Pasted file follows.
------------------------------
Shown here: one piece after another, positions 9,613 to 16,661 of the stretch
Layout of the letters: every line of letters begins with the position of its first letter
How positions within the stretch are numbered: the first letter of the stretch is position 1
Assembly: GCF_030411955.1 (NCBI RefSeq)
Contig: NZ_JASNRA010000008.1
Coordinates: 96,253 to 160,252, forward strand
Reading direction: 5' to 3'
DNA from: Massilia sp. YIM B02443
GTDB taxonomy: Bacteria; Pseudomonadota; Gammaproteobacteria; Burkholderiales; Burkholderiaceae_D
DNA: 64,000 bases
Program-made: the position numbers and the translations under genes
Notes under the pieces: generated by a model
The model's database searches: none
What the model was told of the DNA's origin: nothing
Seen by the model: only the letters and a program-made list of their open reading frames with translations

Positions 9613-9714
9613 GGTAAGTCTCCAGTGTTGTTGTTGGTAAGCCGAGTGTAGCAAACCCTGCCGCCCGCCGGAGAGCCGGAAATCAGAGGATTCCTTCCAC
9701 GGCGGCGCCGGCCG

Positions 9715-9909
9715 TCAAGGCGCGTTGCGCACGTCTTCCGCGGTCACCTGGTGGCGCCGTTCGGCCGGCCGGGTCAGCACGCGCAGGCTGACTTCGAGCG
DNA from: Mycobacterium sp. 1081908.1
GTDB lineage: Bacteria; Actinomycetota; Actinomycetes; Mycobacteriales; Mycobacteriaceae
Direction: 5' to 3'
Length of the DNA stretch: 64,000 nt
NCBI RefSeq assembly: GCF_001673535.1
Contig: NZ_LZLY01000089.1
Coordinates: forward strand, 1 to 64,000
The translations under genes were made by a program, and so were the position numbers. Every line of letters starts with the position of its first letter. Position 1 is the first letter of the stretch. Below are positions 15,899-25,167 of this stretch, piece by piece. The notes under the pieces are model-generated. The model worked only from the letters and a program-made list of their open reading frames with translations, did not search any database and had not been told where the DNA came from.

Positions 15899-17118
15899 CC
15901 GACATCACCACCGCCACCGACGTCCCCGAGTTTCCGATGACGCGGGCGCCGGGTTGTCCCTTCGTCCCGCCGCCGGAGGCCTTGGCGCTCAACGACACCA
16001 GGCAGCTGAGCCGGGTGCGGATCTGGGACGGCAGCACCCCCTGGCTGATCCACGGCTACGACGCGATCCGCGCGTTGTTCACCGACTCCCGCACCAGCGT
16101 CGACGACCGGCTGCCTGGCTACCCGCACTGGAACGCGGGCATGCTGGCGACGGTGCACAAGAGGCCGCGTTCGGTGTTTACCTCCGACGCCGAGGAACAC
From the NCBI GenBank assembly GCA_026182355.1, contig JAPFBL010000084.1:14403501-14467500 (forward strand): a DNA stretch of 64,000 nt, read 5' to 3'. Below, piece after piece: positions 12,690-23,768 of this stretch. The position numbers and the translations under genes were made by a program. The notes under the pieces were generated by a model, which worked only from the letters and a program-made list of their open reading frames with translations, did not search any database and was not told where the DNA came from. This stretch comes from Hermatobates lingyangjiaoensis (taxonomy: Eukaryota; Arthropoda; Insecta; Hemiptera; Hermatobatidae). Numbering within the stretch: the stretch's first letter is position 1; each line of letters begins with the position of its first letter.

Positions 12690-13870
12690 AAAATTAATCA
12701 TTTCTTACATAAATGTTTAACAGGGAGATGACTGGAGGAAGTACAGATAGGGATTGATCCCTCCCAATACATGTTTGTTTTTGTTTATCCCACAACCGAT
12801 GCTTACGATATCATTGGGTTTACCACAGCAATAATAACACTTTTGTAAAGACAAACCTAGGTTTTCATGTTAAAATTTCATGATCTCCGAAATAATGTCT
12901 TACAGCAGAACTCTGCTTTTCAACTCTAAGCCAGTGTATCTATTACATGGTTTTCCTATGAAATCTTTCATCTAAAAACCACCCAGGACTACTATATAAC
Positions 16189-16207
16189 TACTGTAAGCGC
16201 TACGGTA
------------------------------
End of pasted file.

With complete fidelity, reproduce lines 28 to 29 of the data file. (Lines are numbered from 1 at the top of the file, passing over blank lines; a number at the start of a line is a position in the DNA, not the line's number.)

The translations under genes were made by a program, and so were the position numbers. Every line of letters starts with the position of its first letter. Position 1 is the first letter of the stretch. Below are positions 15,899-25,167 of this stretch, piece by piece. The notes under the pieces are model-generated. The model worked only from the letters and a program-made list of their open reading frames with translations, did not search any database and had not been told where the DNA came from.

Positions 15899-17118